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Thursday, January 20,2011

A bicycle built for fondue

By Megan R. Moseley
Photo Credits: Maddie McGarvey
Photo Caption: Aurora Santiago-Flores, right, watches as Ohio University student Kendrick Davis uses an old exercise bike to mill grain at UCM in Athens. The bike, built by Eric Cornwell, mills grains that are used for cooking in the weekly free meals off ered by UCM.
United Campus Ministry has a new way of cooking the weekly free meals it offers the community.

Walk into UCM on any Thursday at 5:30 p.m. and Saturday at 1 p.m. and expect to see a volunteer on a workout bicycle. The machine, however, is not used as a way to burn a few calories, but instead has become an addition to UCM’s “greener” cooking techniques.

The Cornwell Milling Machine, named after designer Eric Cornwell, is used to mill grain for the meals. The “bikemill” was constructed with an old workout bike brought in by UCM volunteer Shannon Stewart, and was combined with a mill.

Stewart has been a volunteer at UCM: The Center for Spiritual Growth and Social Justice for the past few years. She said she was originally attracted to UCM because it’s focused on bettering Athens holistically. Although the North College Street center is known for its good service and laid-back atmosphere, it’s not a particularly fancy place.

When you walk into the UCM kitchen, you won’t notice anything special. They have the basic necessities of a kitchen, and lack a washer and dryer or any state-of-the-art devices. When asked how they would improve the conditions of UCM, Stuart said she wouldn’t recommend getting a new dishwasher or new silverware; in fact, the only things she could think of would be solar panels.

That’s why the only addition to this environmentally conscious kitchen has been the unique milling contraption.

Cornwell said development of the bikemill was surprisingly easy. “There’s nothing really technical about it,” he said.

The basic construction may have been easy to make, but its influence, Stewart said, is substantial. In 15 minutes, this use of green energy creates enough grain to cook with for an entire day.

“It’s actually more nutritious to make your grain this way. It’s simple, it’s lightweight, and it’s perfect,” she said.

Stewart approached Cornwell with the idea last summer after she received a $2,500 anonymous grant for UCM’s use. After receiving the grant and hearing about bikemills during a lecture at Ohio University, Stewart said she knew she wanted to use that money to help UCM make progress environmentally.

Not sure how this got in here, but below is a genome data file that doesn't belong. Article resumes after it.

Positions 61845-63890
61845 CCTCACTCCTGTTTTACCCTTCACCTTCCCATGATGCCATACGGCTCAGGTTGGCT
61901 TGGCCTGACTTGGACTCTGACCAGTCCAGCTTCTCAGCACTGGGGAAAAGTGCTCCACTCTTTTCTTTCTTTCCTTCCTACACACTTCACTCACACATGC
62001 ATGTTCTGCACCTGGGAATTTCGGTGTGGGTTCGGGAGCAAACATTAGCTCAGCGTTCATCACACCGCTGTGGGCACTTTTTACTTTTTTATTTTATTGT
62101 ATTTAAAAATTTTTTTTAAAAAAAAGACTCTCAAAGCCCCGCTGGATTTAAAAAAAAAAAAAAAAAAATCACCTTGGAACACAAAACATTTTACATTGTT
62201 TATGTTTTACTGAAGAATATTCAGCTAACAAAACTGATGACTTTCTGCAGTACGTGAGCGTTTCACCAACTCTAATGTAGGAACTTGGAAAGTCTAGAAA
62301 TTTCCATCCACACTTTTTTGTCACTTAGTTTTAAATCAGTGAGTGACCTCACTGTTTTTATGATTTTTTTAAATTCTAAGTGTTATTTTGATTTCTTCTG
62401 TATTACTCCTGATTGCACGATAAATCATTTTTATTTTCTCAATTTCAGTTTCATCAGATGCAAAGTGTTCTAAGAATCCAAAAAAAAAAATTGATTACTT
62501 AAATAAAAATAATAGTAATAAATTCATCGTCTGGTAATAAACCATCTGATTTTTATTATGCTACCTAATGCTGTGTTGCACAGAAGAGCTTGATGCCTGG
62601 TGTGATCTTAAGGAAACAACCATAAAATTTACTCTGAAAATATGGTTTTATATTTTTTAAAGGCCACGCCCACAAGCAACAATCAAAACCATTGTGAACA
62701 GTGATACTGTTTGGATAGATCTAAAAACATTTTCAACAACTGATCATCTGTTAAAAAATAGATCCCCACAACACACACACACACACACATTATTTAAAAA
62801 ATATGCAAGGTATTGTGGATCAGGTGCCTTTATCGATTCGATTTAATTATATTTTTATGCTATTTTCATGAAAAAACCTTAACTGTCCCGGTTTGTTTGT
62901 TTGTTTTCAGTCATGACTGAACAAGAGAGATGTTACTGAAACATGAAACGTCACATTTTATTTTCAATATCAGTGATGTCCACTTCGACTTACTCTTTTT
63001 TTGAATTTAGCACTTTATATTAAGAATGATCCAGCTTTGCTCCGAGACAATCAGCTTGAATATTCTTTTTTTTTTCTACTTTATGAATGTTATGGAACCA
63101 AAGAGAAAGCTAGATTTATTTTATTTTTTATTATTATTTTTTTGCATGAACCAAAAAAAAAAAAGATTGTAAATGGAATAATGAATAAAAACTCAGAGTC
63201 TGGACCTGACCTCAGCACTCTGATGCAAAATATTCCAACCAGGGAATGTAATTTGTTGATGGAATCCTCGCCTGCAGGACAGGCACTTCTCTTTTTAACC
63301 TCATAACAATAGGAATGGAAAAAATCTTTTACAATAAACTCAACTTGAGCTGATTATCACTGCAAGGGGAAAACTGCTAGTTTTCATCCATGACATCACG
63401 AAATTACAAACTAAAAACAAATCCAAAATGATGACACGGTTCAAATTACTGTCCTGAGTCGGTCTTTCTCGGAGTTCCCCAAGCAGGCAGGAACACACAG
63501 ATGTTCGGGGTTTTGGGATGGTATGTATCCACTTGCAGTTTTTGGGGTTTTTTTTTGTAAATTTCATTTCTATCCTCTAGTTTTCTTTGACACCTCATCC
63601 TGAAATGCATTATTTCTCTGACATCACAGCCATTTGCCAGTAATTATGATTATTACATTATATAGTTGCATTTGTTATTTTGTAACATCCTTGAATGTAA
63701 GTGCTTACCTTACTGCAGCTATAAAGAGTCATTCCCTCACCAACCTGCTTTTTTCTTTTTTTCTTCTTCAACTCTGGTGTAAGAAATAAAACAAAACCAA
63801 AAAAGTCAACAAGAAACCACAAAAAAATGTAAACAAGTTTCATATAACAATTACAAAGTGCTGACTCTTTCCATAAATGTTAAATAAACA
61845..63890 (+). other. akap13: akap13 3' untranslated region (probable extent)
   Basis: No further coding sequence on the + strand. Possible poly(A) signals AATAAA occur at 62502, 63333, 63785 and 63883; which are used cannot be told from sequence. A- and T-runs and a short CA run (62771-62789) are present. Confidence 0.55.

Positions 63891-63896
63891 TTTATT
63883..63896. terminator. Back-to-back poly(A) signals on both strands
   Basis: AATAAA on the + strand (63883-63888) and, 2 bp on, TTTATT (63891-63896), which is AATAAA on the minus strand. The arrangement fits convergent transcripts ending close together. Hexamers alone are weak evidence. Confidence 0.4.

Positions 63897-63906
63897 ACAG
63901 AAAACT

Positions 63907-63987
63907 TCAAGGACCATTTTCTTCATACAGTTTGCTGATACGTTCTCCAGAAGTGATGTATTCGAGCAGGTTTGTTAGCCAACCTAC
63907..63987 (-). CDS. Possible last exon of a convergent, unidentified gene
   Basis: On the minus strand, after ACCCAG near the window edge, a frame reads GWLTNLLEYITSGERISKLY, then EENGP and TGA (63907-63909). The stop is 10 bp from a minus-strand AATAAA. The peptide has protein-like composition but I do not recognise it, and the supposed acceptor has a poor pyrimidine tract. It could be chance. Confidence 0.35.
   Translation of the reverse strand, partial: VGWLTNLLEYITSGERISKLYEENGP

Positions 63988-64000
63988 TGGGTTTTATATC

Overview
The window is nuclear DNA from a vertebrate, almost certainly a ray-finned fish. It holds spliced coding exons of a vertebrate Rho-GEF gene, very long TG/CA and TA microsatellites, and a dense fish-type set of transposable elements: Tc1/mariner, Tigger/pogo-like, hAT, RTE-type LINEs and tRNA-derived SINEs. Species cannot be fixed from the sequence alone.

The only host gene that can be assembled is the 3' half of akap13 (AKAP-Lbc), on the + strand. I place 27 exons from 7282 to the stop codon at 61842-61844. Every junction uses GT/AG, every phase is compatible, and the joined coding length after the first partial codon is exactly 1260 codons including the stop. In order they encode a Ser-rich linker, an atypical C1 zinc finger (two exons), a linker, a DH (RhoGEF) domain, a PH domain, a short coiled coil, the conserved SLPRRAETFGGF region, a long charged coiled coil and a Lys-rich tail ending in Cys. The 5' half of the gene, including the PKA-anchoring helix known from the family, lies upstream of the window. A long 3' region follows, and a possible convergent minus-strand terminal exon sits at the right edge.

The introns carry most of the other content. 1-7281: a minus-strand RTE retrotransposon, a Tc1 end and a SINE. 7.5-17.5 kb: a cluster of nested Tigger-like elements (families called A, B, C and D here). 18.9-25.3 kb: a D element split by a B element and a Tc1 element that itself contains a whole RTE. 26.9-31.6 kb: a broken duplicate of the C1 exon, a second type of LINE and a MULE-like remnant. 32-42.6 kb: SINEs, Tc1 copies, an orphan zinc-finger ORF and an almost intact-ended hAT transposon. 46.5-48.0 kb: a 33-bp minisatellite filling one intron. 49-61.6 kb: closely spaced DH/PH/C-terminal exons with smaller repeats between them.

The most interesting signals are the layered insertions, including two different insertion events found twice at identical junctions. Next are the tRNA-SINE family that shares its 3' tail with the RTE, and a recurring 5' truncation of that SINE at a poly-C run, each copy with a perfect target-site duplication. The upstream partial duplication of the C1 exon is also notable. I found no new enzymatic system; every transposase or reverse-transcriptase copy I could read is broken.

At first she looked online to purchase various products but then took the idea to bike guru Cornwell, who had seen similar contraptions.

“I’ve seen Snowville Creamery’s pedal-drive ice-cream maker, and other bikes that provide energy. It didn’t really require much research on my part,“ he said.

Cornwell took between 10 to 15 hours of work to complete his invention. Stewart then tried out the Cornwell Milling Machine at one of UCM’s Thursday dinners. She said she’s impressed with the end result, and is a loyal supporter of making grain by foot.

Cornwell said he’s pleased with the contraption as well, and hopes that it’s just another way to show people how to use alternative energy.

“It allows people to see human power as a viable source of machinery for doing ordinary tasks that we give electricity a job of doing,” he said.

Cornwell’s milling bike provided inspiration for a group of OU engineering students known as Appalachian Human Power. The students are putting together a machine for the Athens Farmers Market. The design will power a coffee grinder and a blender, and project member Ben Chovan said they plan to have the bike completed by spring.

“We got the idea when we talked to a local farmer who is really into sustainable energy,” he said. “ He had been running appliances through his car battery, and wanted a greener way of doing it. That’s when we got the idea for a bicycle.”

With six members on the senior design team, Chovan and his fellow engineering classmates have been working on kinks with their project and viewing similar prototypes such as Cornwell’s.


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